Michael Barnathan initiated Project Polymath in December of 2007 and served as its initial trustee from its date of incorporation, March 20, 2008. He explains his rationale as follows:
I have been very fortunate in the wide range of academic perspectives afforded to me. However, no matter what vantage point I took on this panorama - student, faculty, researcher, administrator - I perceived an odd and thoroughly disquieting trend: student potential was being shunned and suppressed, imposing an upper limit beyond which it was forbidden to venture. To make matters worse, the problem was multifocal, built upon multiple false assumptions and dichotomies inherent in the concept of the modern university: Amazingly multitalented students were forced to abandon their secondary, tertiary, quaternary, quinary talents in the name of enforced specialization, in the mistaken belief that less knowledge would result in greater proficiency than more. The more talented the student, the greater the loss. Other students had long ago exhausted the challenges of the standard curriculum and hungered for more, yet were retained long past the point when the educational system ceased to educate them, reduced to an undead state of the intellect in the name of a standardized timeline to which they did not fit. Others fell victims to others' false preconceptions of their goals and were reduced to extensions of the faculty's judgment: assumptions that they wished to work in this field, or with that employer, or on that project, the students' own desires to the contrary. And none of the students whatsoever had the option of nonspecific training in subjects such as creativity. Regardless of the reason, the result was the same: the greater the potential, the greater the suppression - and the greater loss to us all.
Project Polymath represents our answer to these problems: a complete, thorough, and necessary rethinking of the educational system which permits each student to attain the full extent of his or her potential.
Dr. Barnathan's has extensive experience in technology and STEM education, including a Senior Software Engineer position at Google, an Adjunct Professor position at Monmouth University, and a number of machine learning positions from data scientist to director. He holds a Ph. D. in Computer and Information Sciences from Temple University with a dissertation entitled “Mining Complex High-Order Datasets” (focusing on novel tensor-theoretic and wavelet-based data mining techniques in the context of functional brain imaging). He previously earned an M.S. in Computer and Information Sciences from Temple University in 2007 and a B.S. in Computer Science with a Mathematics minor from Monmouth University in 2006, Summa Cum Laude, where he graduated first in his class of 1,050 students. As time permits, he also teaches Data Structures and Algorithms on the undergraduate and graduate levels as an Adjunct Professor and sits on the Student and Alumni Advisory Council of Monmouth University's School of Science. He is the instructor of several Polymath Foundation courses, including: “How to Create Your Own Website”, “Code Like a Rockstar”, and “Data Structures and Algorithms”. He has published papers in leading Machine Learning and Biomedical Imaging proceedings and journals, including Algorithms, AAAI, ISBI, PAKDD, EMBC, Neuroimage, and IEEE Transactions on Medical Imaging. His research interests include Data Mining, Machine Learning, Computer Aided Diagnosis, Oncology, Immunology, Education, Data Structures, Number Theory, Econometrics, Statistics, Software Development, Artificial Intelligence, and Artificial Creativity. He has consistently excelled academically and is the recipient of the Monmouth University 2006 Alumni Association Academic Achievement Award for obtaining the highest GPA in his graduating class. He has received five scholarships and is a member of the Phi Eta Sigma, Lambda Sigma Tau, Kappa Mu Epsilon, Omicron Delta Kappa, and Golden Key honor societies.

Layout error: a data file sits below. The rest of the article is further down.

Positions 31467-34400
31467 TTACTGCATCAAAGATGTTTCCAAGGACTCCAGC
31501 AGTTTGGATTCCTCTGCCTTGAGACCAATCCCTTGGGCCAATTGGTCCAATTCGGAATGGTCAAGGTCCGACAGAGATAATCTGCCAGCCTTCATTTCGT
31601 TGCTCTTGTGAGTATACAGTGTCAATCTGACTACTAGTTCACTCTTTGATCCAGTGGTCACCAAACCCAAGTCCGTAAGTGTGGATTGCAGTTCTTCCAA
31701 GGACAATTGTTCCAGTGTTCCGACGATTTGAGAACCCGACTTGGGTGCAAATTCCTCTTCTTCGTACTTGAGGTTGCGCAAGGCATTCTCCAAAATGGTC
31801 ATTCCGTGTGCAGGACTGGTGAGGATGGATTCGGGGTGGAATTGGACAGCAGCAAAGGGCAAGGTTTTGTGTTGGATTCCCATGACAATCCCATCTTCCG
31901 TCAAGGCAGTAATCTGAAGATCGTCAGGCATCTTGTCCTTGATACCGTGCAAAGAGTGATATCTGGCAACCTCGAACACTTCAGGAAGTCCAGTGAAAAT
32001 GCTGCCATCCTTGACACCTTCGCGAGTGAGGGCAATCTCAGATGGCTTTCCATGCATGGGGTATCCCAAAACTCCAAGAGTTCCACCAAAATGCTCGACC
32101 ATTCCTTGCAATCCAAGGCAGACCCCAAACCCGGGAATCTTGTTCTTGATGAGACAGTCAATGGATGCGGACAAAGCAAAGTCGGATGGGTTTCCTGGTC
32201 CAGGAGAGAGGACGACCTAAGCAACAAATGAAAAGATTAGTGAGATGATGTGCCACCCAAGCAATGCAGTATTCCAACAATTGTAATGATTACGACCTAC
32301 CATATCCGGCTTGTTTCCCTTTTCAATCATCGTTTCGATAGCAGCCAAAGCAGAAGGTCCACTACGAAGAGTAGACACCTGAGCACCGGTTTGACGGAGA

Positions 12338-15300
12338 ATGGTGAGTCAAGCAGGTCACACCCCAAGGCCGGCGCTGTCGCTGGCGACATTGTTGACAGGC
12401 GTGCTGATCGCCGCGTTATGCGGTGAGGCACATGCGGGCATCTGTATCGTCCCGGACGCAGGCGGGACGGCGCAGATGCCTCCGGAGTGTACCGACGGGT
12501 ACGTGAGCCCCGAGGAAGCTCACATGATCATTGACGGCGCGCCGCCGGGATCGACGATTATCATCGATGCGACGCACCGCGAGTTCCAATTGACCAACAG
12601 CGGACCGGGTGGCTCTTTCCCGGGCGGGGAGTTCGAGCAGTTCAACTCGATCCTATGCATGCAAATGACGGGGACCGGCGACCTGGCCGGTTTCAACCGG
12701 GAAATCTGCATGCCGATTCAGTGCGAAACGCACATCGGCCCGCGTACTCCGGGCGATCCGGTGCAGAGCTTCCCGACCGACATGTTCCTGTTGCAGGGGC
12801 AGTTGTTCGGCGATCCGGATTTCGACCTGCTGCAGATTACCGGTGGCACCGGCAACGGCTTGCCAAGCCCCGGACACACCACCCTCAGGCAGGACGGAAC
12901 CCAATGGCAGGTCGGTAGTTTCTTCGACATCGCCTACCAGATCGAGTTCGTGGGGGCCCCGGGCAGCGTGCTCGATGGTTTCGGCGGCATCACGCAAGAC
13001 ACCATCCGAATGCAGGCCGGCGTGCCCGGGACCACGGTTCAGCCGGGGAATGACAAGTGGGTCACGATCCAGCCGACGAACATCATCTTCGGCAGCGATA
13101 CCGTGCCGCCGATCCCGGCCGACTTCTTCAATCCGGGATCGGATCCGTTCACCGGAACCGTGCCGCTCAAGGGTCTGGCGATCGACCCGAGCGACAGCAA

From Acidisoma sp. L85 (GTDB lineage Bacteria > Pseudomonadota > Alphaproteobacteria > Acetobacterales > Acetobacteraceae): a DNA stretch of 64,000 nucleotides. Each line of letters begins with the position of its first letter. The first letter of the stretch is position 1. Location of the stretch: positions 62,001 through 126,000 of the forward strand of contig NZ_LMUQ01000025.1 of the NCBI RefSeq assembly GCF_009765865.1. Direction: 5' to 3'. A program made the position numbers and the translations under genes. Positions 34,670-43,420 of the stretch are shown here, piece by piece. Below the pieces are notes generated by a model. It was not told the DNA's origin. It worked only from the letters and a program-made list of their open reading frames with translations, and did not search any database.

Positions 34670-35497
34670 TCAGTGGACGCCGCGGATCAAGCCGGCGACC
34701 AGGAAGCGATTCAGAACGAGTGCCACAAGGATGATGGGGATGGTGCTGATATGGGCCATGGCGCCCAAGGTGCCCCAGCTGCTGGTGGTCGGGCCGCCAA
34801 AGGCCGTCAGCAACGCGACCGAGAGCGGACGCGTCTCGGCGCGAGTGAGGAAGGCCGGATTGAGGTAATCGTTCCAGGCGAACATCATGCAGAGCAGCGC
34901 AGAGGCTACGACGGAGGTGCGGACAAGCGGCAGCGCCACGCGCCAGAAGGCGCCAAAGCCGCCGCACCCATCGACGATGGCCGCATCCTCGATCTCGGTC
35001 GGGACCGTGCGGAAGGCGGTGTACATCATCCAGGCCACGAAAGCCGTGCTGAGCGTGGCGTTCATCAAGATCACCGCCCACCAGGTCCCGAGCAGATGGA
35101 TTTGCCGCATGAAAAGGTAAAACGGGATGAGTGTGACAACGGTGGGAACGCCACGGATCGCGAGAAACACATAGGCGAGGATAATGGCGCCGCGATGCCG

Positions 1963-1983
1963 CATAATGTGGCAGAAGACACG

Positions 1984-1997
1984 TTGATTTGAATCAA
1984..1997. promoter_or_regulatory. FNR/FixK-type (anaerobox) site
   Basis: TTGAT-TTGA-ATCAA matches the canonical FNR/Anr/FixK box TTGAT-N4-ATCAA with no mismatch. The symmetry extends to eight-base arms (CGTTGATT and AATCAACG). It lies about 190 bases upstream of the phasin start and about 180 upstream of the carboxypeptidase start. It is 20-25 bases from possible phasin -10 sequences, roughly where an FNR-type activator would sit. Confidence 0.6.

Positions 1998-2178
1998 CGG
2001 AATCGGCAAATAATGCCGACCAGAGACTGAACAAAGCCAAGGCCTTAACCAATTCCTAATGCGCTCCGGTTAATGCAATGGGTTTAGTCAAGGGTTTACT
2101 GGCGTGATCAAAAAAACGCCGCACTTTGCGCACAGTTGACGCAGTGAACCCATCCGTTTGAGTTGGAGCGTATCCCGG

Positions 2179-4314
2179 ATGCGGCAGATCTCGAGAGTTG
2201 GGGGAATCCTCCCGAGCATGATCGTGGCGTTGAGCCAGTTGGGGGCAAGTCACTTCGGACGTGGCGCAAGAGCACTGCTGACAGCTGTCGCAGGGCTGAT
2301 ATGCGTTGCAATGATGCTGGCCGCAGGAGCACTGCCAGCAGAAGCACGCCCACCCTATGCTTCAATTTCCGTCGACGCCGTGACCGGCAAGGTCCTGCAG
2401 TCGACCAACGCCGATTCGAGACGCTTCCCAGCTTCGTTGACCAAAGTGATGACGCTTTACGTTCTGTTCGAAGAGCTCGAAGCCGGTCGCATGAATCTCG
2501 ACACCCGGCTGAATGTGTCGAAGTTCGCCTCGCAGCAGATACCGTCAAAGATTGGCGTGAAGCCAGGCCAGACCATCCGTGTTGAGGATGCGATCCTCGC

Michael has professional experience in many fields, including biomedicine, education, mathematics, software development (which he has been doing since age 7), web design and development, teaching and tutoring, system administration, financial modeling and data mining, game development, and technical writing. He has two primary goals in life: creating an ideal system of education and developing groundbreaking treatments for cancers and autoimmune diseases. In addition to the Polymath Foundation, Michael is the founder of Living Discoveries, a computer-assisted diagnostic company.
His hobbies include music composition and piano performance, development, photography, poetry, philosophy, psychology, sociology, electronics, writing, mathematics, copious amounts of fictional and nonfictional reading, wikipedia, and digital artwork. He currently resides in New Jersey.